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Beyond positions: a politics of civic co-creativity


The first version of this article was written after the 2000
U.S. elections, when I spoke about the lessons we could learn,
including lessons about position-centered politics. I revised
it somewhat after the 2008 elections, since Obama seems to
be exploring what politics and governance would be like when
they aren't primarily about positions.

     Taking positions prevents us from moving towards each
other, and with each other, to find options that better meet the
needs of all involved, including the needs of the communities
and societies in which we live. It may be fruitful to take
this opportunity to imagine what politics would be like if it
focused on helping us all work together to solve our
collective problems and create a better future for
ourselves, our children and our world. -- Tom Atlee


Some say the problem with politics is the way we organize and finance our campaigns. Some say the problem is how special interests control our media, elections, governance, and much of the rest of our society. Some say that the whole thing is just one big horrible corrupt pointless mess. There are significant grains of truth in all these assertions.

But I'd like to suggest something different. I'd like to suggest that a big part of the problem with politics is with positions. Rather, to be more exact, our politics is in such a mess because it is based on "taking positions."

I know this may sound odd or trivial or abstract to many of you. But bear with me for a minute. There's a door here we could walk through to a better world.

Politicians are like soldiers and debaters. Soldiers and debaters take positions. A position is something you take -- and then you hold it. You don't move. And then you win or lose.

Political platforms are collections of a party's or candidate's "positions on the issues." Platforms are what candidates stand on as they lob cannonballs, soundbites and spin-doctoring at each other.

We can learn a lot about positions from the field of negotiation.

Let's imagine Sam and Charlie are negotiating. Using an old style of negotiation, Sam cleverly gets Charlie to give up lots of what Charlie wants so that Sam can get more of what Sam wants. What they don't do is separate their "interests" (what they each want) from their "positions" (what they think will get them what they want).

Roger Fisher and William Ury's watershed 1981 book Getting to Yes presented a totally different, and very successful, method called "principled negotiation." Using principled negotiation, Sam and Charlie don't "hold" their positions: They set them aside. Or they inquire into them. But what they focus on is getting real clear about what their respective INTERESTS are. Then they move together (which they can do since they're no longer stuck in "positions") to discover new options that could satisfy both of their interests. They shift from fighting to problem-solving, from being adversaries to being colleagues.

When people use a process like this, they come up with MUCH better solutions. It's easy to see why:

(a) When people's interests are fully understood and taken into account, they don't have to defend themselves and their positions. Their attention opens up, and they can be more creative.

(b) When people really hear each other's needs, they understand more about the problem at a deeper level, since those needs are part of the structure of the problem.

(c) When people do a process like this, they come to SHARE the problem. Instead of seeing each other AS the problem, they sit on the same side working on a problem they share. (This helps a lot: Not only is the other person seldom the real problem, but people tend to BECOME a problem to the extent that they're treated like one!)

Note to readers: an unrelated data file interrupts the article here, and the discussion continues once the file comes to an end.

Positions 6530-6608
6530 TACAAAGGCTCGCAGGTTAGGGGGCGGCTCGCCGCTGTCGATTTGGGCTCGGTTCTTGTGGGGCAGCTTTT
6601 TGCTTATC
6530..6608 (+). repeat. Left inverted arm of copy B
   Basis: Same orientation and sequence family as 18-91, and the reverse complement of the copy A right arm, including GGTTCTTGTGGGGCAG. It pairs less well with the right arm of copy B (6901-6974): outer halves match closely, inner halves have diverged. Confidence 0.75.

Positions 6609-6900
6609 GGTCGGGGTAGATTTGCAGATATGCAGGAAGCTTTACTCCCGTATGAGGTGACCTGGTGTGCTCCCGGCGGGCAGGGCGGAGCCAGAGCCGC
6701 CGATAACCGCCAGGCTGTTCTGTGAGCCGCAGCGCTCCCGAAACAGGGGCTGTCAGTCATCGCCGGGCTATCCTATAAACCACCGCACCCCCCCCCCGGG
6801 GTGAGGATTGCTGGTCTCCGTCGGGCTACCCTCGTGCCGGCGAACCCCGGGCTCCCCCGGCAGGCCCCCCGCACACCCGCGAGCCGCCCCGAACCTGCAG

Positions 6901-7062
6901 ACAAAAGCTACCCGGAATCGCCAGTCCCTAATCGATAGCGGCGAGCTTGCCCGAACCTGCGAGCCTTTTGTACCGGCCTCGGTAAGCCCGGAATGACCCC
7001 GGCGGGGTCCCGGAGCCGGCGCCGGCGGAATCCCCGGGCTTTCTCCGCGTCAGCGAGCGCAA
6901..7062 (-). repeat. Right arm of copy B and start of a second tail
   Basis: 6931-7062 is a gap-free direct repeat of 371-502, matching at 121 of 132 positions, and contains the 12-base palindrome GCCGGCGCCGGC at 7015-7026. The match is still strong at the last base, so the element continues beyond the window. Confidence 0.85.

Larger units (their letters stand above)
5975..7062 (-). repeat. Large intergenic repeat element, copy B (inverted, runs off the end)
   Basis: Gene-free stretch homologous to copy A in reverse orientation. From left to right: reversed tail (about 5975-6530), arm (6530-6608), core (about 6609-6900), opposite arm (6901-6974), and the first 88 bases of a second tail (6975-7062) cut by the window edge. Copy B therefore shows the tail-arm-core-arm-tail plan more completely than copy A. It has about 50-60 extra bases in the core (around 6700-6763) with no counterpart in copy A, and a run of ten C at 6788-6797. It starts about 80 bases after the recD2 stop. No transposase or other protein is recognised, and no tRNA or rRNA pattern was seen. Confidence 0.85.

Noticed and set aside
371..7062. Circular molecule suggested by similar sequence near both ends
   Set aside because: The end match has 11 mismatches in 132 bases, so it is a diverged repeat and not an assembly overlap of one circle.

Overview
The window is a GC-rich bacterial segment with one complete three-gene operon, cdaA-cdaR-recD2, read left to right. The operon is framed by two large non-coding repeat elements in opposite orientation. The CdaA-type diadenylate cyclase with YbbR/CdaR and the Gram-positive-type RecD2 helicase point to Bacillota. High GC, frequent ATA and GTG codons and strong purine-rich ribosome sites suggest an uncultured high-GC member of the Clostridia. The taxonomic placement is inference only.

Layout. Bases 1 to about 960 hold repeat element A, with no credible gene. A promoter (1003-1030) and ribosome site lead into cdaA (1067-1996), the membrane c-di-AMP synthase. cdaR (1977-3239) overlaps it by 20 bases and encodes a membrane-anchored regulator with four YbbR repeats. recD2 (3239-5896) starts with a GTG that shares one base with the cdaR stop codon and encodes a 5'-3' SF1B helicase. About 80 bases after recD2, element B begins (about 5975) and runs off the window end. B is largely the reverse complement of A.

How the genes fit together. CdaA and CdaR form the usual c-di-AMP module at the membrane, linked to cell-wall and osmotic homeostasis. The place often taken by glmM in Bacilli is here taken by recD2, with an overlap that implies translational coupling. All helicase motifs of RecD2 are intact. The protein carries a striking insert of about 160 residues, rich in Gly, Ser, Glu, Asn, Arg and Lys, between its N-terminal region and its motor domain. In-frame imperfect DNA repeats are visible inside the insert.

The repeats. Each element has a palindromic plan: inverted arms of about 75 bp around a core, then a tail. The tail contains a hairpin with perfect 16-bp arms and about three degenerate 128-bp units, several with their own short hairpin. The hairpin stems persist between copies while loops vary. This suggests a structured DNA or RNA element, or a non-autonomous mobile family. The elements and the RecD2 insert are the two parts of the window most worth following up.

(d) In a collaborative process, all the parties can muster together their many capacities and resources, and apply them to solving their shared problem instead of undermining each other.

(e) All the parties end up committed to implementing the solutions they create together, instead of holding back or maneuvering for better chances to take advantage of each other.

Doesn't this sound better than the Presidential Debates? Doesn't this sound better than what we see all too often in Congress or Parliament? It is a different way of operating -- and it is an approach that can be modeled and promoted from both the bottom and the top of our political systems.

From the co-intelligence perspective, we could say that focusing on positions evokes co-stupidity, whereas focusing on interests (or needs) -- or even just deeply understanding each other -- evokes co-intelligence.

In our individual and collective lives, we face many problems. And we face choices about how to address them:

* We can see other people as partners in a shared problem-solving effort -- or we can see them as the biggest part of the problem. They're likely to oblige us, either way.

* We can realize that their interests and needs -- and our own interests and needs -- are all part of the structure of the problem itself, which it would be wise for us to understand. Or we can ignore the real substance of the problem and just push our position as The Solution, and see how far that gets us.

* We can invite the other parties to apply their intelligence, creativity, information, and other resources to solving our shared problem. Or we can have them apply all those resources to outwitting, manipulating and defeating us (while we try to do the same to them).

* We can take up the cause of their interests and needs, and help them understand our own interests and needs -- that is, we can become partners in co-creating a better life for both of us. Or we can exhaust ourselves and our resources in battle. (How much did they say the most recent election cost the parties involved -- hundreds of millions of dollars?)

As they say, life is filled with choices.

We see this pattern -- this understanding of each other's interests and needs from a place of partnership -- in Nonviolent Communication, Consensus Process, Dynamic Facilitation, and countless other powerful approaches to solving problems and meeting needs. (See Co-Intelligent Practices, Approaches, Processes and Organizations for descriptions of these and other such processes.)